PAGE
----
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“What Killed Michael Brown?” was banned on Amazon earlier this year. | Col­legian

In 2014, the death of an African American teenager sparked a cul­tural uprising. This past October, Amazon attempted to block the release of Shelby Steele’s doc­u­mentary, “What Killed Michael Brown?” which seeks to retell this story and show the power of media nar­ra­tives.

The Dow Jour­nalism Program will be screening Steele’s doc­u­mentary, “What Killed Michael Brown?” this Friday, Nov. 13 at 8 p.m. The movie will be shown in the Hames Room of the Fine Arts Building.

The film explores the con­tro­versy and media reaction sur­rounding the police shooting of black teen Michael Brown in Fer­guson, Mis­souri, which birthed the beginning of the Black Lives Matter movement. 

The doc­u­mentary explores the ideas sur­rounding sys­temic racism in America and the origins of the BLM movement. African American con­ser­v­ative scholar Shelby Steele wrote and nar­rated the doc­u­mentary, while his son Eli Steele directed the film. Their aim was to con­tribute to today’s dia­logue as race rela­tions con­tinue to consume the American con­ver­sation, espe­cially after the death of George Floyd this past summer.

The film was finally released on Amazon.com on Oct. 16, 2020, after Amazon said they would not release the film and that they would not recon­sider their decision on its ban. According to a report from the Wall Street Journal, the reason for Amazon’s course of action was that the film “doesn’t meet Prime Video’s content quality expec­ta­tions.”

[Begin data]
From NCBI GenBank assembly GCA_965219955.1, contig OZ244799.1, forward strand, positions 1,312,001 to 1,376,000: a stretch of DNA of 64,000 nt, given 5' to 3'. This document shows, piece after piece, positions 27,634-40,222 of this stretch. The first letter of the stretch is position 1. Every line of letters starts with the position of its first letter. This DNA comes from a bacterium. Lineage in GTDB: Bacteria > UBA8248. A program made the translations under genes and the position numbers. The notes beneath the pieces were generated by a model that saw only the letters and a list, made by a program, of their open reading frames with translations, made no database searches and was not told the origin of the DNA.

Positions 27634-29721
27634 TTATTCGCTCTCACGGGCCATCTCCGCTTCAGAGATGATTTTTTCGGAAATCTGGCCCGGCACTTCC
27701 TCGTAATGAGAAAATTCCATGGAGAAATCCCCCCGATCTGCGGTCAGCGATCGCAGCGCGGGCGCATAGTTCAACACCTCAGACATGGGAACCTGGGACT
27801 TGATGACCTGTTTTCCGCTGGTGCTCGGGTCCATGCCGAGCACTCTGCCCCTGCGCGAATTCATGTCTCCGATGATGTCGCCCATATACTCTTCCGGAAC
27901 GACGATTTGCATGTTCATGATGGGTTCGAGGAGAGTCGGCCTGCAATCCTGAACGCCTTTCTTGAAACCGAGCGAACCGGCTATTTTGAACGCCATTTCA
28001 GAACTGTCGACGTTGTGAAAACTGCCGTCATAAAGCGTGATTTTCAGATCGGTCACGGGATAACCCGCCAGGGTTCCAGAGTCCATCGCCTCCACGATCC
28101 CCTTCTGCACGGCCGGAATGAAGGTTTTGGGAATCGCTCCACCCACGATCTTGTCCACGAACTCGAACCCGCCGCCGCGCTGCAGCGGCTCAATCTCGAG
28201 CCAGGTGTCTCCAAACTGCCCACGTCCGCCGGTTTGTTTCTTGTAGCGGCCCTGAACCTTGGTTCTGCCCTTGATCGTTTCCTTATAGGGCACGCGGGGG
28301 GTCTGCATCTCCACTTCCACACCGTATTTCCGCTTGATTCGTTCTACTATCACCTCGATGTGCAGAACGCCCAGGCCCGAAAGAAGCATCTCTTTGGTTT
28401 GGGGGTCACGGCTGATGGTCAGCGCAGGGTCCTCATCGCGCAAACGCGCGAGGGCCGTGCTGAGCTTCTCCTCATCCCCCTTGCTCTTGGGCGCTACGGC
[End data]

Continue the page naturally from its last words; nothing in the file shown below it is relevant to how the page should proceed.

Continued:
Amazon decided to release the film after public outcry.

After hearing about the con­tro­versy swarming around the film’s release, the directors of the Dow Jour­nalism Program felt it was important for stu­dents to have an oppor­tunity to view the movie.

“As soon as I heard that Amazon.com had banned this doc­u­mentary, I wanted to show it on campus. We began to make plans right away,” Director of the Dow Jour­nalism Program John J. Miller said. “Thank­fully, Amazon.com reversed its lousy decision, but we’re still going to show the film. Shelby Steele is one of Amer­ica’s great public intel­lec­tuals and I’m eager to hear what he says in this doc­u­mentary.”

Nathan Estruth, father of Hillsdale College senior Jolene Estruth, said he’s watched the doc­u­mentary and highly rec­om­mends stu­dents to watch it.

“How could you not watch it, after all the con­tro­versy?” Estruth said. “The film goes through the nar­rative of ‘Hands up, don’t shoot,’ versus the facts on the ground, and the causal gov­ernment policies that led to those events.”